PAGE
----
From Millennials to the Silent Generation, Most People Want State Offered Retirement Programs

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Saving for retirement has always been a challenge; however, that burden has been growing over recent years. Considering that if you’re planning to retire on just Social Security and you’re single, you may only be living on $1,518 a month, or $18,216 a year, according to recent data from the Social Security Administration. This makes retirement programs a necessity, and most Americans agree that state-facilitated retirement programs are a good idea to help build a sizeable nest egg for retirement.

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According to the National Institute on Retirement Security, approximately 72% of Americans say that state-based retirement programs would be beneficial, with high support across party and generational lines. Over 70% of millennial, Gen X, baby boomer and silent generation respondents said they would participate in a program if offered. In fact, the silent generation gave state-based retirement programs the most support.

State-facilitated retirement programs have been shown to strengthen retirement security, with low fees, higher returns than a bank savings account, portability from job to job and automatic enrollment. Americans view these key features very favorably, with 84% supporting benefit portability, 82% favoring higher returns as well as lower fees.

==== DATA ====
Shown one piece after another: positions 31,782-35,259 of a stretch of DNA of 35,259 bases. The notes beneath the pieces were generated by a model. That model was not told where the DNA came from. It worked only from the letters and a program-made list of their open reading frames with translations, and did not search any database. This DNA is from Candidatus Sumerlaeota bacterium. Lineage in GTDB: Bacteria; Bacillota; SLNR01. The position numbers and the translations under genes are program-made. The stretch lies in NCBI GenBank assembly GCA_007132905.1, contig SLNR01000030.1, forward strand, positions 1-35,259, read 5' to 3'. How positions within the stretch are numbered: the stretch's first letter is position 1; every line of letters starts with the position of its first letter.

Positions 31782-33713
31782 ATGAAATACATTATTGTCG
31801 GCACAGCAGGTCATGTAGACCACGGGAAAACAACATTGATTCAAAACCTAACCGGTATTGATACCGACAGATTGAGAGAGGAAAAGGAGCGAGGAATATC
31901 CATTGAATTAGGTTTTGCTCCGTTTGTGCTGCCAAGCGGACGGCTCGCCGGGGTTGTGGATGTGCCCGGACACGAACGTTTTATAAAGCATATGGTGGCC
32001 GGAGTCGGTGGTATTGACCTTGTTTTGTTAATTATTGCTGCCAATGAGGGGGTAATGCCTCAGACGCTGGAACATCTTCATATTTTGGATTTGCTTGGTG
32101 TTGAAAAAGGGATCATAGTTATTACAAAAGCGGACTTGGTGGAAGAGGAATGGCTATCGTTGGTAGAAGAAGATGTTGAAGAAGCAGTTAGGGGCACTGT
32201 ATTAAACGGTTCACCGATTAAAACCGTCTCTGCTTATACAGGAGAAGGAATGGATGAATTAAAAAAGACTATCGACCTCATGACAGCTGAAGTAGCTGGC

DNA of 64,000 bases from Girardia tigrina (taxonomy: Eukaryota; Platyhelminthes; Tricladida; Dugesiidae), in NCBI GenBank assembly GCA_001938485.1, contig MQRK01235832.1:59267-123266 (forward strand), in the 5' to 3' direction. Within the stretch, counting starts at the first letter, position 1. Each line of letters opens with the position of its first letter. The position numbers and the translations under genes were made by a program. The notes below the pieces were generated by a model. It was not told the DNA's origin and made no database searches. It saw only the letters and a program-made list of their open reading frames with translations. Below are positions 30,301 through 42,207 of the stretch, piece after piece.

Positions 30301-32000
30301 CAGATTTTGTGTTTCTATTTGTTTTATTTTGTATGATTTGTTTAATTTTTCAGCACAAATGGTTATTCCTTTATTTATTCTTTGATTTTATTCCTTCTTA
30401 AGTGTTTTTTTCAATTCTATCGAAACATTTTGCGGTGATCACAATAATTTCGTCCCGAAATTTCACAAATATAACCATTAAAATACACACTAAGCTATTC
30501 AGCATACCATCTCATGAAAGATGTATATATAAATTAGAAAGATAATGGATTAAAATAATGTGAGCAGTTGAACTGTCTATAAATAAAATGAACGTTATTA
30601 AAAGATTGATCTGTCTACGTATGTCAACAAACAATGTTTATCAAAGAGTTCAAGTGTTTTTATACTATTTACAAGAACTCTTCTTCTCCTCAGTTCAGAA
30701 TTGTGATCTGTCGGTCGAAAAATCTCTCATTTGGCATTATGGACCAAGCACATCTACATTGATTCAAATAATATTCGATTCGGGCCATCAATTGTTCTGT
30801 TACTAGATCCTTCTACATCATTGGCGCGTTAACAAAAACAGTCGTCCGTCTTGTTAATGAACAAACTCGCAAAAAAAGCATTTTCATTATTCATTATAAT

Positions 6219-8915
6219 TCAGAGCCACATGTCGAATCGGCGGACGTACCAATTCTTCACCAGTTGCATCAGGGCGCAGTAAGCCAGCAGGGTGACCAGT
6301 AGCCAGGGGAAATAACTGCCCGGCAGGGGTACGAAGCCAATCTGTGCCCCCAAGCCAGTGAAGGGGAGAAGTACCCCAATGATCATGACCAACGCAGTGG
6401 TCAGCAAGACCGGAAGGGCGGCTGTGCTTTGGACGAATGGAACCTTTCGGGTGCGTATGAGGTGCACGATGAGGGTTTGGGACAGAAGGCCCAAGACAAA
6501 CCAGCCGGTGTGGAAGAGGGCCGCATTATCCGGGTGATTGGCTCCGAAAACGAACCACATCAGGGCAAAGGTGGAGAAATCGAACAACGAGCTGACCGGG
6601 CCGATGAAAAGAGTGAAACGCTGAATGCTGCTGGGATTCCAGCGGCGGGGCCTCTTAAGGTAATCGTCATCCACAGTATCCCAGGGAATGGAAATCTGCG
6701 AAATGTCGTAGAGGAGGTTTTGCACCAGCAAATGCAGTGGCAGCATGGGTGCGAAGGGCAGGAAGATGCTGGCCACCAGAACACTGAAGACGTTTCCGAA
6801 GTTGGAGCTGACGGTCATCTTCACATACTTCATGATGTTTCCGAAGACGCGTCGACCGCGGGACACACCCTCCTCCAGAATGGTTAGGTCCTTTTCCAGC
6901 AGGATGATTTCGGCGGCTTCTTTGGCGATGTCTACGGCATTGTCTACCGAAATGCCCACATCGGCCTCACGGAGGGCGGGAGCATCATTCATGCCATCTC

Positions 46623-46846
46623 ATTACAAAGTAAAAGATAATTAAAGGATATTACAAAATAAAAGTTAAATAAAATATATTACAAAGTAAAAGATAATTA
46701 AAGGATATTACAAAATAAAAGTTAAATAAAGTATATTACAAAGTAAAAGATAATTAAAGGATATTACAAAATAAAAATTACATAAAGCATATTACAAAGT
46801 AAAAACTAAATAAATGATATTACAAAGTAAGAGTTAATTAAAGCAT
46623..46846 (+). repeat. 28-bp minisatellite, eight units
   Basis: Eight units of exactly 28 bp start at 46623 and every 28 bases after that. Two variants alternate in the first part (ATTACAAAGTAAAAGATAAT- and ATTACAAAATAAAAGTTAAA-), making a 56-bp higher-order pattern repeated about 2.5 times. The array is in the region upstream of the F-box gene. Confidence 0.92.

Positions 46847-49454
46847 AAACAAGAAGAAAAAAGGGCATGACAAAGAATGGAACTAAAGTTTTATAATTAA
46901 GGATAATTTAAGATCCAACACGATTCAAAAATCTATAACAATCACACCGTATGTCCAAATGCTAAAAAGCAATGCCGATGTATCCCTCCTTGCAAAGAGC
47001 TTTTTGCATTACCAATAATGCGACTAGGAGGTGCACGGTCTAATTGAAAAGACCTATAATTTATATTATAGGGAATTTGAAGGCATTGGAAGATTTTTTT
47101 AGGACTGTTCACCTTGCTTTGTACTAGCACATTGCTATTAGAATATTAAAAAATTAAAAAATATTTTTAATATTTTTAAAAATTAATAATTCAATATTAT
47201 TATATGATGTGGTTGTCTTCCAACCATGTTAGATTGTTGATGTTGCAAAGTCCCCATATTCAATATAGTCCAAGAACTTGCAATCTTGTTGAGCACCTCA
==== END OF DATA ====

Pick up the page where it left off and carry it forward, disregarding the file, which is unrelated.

According to the Boston College Center for Retirement Research (CRR), half of U.S. households will not have enough retirement income to maintain their standard of living in retirement, the NIRS reports. There have been calls to address the system, such as universal employer program coverage.

The NIRS noted that only about half of workers participate in either a defined benefit plan or a 401(k) account. Most workplace programs offer employer contributions, making it one of the biggest advantages of employer-sponsored retirement plans.

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Although state-based retirement programs cannot match contributions, they can improve retirement savings via a paycheck deduction. However, they shouldn’t be considered a replacement for workplace retirement programs. In the best-case scenario, the state-facilitated programs will push more employers to offer retirement programs to their employees.

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